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A closer look at the Apple hack debate

Some familiar voices took the side of Apple last month in its fight against the FBI-prompted court order demanding it hack into the iPhone used by one of the shooters in the San Bernadino, California attacks.

Facebook, Amazon, Google, Microsoft, Cisco Systems, Box, Dropbox and others submitted briefs last week to the Federal District Court for the District of Central California, challenging several legal facets of the government’s case.

On one hand, this is a surprise, because these technology giants usually go their own way, steering clear of acknowledging - never mind supporting - each other. On the other hand, the actions taken by these companies is a clear indication that every single one of them finds common ground around the issue of security. The underlying tone is this: “If it can happen to Apple, it can happen to anyone, including us.” And it’s really not much of a stretch to think that way. While the occurrences leading to this point had a strong Big Brother component to them, the core problem is not about this phone in this situation. It’s about every piece of technology in every situation. When you think about the disparate technologies the companies listed above offer - ecommerce, document storage, personal computing capabilities, email, and more - you can start to see why this might be disturbing to those companies.

Companies like Apple - and all of the other listed above - take security seriously. The Snowden incident and the recent financial and healthcare hacks have put everyone on high alert about security vulnerabilities. Our mobile phones are no longer just personal devices, they’re also used significantly for business work (including viewing files on storage sites like Dropbox and Box), ecommerce transactions (Amazon and other retail giants), calendars and email (Google), all rolled into one tiny device.

Apple’s security is built into its operating system (OS). After the Snowden incident, Apple made some significant changes to its software, ensuring that the data on their iPhone and iPad devices is only accessible to someone who has the device passcode. Encryption on the devices uses strong encryption (AES) that combines the device-unique (256-bit encryption) key and is “tangled” it with the user’s passcode. The device encryption key is not available to Apple and is secured within the phone with no possible way of exporting. This makes the decryption of the data impossible. Apple took the steps and specifically designed its iOS security so no one - not even them - could decrypt it. These steps also included security deterrents around guessing the user passcode. In the court order, the FBI mandated that Apple create a custom iOS that would eliminate these passcode-deterrent safeguards.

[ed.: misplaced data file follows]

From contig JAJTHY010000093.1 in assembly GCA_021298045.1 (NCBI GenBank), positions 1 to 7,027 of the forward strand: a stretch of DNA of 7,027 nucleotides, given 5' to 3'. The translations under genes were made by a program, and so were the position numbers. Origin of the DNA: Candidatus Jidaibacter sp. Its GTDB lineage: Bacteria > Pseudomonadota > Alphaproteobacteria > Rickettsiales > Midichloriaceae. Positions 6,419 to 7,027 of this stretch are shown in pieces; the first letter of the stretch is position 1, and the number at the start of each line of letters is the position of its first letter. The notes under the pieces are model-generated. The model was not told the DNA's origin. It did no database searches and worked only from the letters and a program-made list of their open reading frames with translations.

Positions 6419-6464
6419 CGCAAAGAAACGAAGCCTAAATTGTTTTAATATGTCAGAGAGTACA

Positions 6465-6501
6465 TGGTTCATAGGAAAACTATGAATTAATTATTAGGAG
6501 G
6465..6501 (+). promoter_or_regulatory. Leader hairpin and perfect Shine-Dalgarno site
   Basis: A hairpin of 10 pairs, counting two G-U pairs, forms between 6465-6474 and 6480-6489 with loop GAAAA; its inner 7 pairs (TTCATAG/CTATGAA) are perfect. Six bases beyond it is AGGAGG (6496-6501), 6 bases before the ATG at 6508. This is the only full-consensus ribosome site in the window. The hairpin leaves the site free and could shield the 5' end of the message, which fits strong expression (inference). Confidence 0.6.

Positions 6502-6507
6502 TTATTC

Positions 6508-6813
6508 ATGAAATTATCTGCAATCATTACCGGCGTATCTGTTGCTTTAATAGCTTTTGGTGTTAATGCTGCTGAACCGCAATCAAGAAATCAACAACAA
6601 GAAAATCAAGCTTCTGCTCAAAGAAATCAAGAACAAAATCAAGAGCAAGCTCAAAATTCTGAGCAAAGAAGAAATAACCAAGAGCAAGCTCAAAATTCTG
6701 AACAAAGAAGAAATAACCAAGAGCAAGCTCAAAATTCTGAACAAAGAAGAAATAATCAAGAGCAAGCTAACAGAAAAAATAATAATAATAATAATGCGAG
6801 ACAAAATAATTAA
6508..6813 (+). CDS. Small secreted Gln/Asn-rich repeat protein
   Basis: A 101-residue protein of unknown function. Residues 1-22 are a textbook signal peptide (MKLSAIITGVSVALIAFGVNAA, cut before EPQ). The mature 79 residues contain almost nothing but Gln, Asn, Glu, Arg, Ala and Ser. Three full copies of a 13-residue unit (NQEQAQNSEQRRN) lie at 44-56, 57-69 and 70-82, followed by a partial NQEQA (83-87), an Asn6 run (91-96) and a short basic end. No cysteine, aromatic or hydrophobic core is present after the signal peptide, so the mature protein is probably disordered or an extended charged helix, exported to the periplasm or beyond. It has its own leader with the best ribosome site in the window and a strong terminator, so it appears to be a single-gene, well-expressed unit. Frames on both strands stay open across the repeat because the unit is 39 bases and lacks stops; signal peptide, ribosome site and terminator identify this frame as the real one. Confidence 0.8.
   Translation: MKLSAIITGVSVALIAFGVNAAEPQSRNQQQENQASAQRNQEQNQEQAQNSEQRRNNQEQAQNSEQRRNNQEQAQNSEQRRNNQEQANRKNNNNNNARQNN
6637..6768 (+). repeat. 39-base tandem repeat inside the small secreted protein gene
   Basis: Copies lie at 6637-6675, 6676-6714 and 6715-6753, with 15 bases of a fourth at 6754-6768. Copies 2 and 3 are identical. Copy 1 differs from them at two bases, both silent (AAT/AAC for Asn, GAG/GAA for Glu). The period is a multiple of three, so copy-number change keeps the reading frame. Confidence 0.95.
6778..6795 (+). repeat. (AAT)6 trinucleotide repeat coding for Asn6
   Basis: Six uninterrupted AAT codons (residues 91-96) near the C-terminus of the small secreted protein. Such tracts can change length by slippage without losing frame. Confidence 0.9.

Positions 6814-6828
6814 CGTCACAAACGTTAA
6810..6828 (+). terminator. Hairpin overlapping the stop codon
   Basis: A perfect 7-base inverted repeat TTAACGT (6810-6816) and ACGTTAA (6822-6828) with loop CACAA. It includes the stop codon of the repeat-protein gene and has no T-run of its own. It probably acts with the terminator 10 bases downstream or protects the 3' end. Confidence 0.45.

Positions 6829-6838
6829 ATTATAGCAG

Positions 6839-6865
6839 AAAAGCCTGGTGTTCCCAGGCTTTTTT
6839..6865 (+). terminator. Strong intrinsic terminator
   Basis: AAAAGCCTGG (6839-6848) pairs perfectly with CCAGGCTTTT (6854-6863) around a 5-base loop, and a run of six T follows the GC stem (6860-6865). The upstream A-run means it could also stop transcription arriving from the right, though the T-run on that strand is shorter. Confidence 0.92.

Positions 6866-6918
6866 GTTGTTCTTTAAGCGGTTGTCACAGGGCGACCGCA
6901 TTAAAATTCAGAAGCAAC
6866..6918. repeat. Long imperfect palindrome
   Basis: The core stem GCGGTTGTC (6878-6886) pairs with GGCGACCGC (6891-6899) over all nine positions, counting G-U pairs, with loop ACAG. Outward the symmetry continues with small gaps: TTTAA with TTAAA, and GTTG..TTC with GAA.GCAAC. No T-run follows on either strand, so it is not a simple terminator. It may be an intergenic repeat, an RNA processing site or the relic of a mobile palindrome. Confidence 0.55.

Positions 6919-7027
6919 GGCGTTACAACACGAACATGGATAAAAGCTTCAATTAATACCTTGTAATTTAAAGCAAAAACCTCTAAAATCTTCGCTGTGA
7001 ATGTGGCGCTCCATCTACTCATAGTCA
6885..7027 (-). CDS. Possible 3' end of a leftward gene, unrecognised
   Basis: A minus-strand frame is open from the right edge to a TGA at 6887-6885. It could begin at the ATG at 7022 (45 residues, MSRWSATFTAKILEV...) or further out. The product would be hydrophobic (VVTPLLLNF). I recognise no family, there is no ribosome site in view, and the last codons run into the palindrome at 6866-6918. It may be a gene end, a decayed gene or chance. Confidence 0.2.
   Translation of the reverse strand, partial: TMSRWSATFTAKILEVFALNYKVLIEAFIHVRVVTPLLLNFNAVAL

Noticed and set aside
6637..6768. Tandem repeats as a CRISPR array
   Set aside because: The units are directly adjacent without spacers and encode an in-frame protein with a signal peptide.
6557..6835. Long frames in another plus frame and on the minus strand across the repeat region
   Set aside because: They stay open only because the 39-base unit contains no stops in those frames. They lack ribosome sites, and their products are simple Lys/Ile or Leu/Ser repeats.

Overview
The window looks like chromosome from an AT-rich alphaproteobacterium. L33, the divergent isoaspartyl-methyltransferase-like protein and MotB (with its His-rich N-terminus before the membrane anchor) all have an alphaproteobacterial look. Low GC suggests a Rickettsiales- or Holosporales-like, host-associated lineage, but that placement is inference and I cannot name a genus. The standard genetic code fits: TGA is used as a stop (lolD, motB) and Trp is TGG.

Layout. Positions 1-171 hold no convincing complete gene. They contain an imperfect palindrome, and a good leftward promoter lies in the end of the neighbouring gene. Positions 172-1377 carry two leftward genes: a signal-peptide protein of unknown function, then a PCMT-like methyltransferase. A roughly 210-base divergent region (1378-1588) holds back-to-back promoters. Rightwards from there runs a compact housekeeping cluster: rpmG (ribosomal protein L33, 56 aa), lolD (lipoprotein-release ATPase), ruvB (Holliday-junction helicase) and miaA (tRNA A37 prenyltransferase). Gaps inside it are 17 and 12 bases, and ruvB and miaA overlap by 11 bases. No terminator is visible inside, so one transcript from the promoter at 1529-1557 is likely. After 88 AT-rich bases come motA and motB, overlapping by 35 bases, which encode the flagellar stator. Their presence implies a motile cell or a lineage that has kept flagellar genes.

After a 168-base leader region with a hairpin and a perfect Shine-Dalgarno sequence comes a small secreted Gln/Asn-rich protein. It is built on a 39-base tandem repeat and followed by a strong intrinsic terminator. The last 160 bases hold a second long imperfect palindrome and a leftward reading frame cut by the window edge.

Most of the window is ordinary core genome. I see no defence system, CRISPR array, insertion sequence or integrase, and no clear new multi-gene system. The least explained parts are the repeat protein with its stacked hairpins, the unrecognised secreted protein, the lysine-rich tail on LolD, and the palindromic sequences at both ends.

The industry reaction to the court order is two-fold: On one hand, it’s a response to “what’s next.” It’s easy to make and defend this type of legal intercept request in the name of “public safety.” The problem is in the precedent it creates. If Apple is forced to comply this time, what happens the next time, and the time after that? Every one of those companies could be next, asked to make their products less secure despite the efforts they have taken to make them more secure. If the U.S government is successful, it sets a precedent for other countries as well. Asking companies to purposefully change their technology - create a backdoor, so to speak - goes against everything the security stands for. And if this order is enforced, every company can look down the road and imagine a scenario where the U.S. government - or any government, for that matter - could compel technology companies like theirs to deploy software over-the-air (OTA) that would provide a wealth of information about the user, such as location, personal data, and so on.

It’s also a strong statement about a government’s right to encroach on its citizens’ privacy and companies’ right to create secure solutions and devices. On one hand, the government has created regulations like HIIPA and Sarbanes-Oxley to protect the privacy of citizens, and the industry has dutifully complied. Now it is asking the opposite, to make personal data less secure, at least in certain instances. And it’s at the whim of the government to decide what those special circumstances are.

Data privacy legislation is already appearing in the United States and U.K. and it’s causing some businesses to take into consideration things like jurisdictional advantage as a core business strategy. More legislation isn’t necessarily the answer, as society - and businesses - as a whole want information to be more secure.

On the other side of the equation is the “key under the mat” argument. What if the custom code Apple uses to crack this particular iPhone is used again? Once created, this hack can be replicated and used over and over again, and not necessarily just by the good guys. If Apple makes its software less secure, how is that a good thing? The same holds true for every company that is joining Apple’s voice in saying “no.” Having a backdoor built undermines businesses and the security of transactions, and it also means that governments are clearly failing to see the importance of personal security.

Apple has already started the process of making its devices more secure, with the introduction of Secure Enclave in A7-based devices. Secure Enclave isolates security safeguards from the iOS, thereby making it even harder to access encrypted data or deploy brute force access attacks.

Apple took a strong stand for itself and for all of us, that our private data should remain private. And now, it’s no longer standing alone.

Chris Peel, VP of Engineering at Echoworx